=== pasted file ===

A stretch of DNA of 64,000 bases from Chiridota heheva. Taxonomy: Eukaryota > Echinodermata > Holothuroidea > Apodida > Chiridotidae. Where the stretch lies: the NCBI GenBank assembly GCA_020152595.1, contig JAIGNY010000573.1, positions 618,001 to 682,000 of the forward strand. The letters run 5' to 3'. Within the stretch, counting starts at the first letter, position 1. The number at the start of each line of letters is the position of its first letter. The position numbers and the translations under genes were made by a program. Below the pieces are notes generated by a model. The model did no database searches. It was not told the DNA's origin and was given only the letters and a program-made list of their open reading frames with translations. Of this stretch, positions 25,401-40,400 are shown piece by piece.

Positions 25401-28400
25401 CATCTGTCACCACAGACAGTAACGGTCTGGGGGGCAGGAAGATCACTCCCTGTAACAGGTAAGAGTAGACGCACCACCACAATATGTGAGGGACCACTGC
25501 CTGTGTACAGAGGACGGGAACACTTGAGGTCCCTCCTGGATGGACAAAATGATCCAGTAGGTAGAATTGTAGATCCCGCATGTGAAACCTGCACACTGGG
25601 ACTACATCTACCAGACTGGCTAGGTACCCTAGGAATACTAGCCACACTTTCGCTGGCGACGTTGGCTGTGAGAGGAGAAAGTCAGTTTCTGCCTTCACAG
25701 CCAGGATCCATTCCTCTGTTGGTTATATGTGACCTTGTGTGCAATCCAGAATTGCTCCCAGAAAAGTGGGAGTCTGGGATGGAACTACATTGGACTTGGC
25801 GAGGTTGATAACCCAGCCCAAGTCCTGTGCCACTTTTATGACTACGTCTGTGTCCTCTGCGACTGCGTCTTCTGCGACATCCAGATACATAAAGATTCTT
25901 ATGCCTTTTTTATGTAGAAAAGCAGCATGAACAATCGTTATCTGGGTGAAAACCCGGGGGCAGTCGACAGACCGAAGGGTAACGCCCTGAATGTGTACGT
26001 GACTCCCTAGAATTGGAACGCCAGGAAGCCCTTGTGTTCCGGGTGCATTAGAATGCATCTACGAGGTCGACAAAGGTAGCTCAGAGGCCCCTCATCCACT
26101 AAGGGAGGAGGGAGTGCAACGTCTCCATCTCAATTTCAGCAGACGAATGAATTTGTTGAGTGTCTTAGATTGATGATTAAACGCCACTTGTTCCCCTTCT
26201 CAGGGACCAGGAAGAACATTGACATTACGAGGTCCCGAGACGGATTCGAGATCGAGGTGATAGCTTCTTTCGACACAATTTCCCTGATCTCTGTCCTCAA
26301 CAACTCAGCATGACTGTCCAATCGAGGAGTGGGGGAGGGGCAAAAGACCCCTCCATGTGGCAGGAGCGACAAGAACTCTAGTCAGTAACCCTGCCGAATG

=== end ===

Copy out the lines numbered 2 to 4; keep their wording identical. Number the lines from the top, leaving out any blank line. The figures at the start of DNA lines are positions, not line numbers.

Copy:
Positions 25401-28400
25401 CATCTGTCACCACAGACAGTAACGGTCTGGGGGGCAGGAAGATCACTCCCTGTAACAGGTAAGAGTAGACGCACCACCACAATATGTGAGGGACCACTGC
25501 CTGTGTACAGAGGACGGGAACACTTGAGGTCCCTCCTGGATGGACAAAATGATCCAGTAGGTAGAATTGTAGATCCCGCATGTGAAACCTGCACACTGGG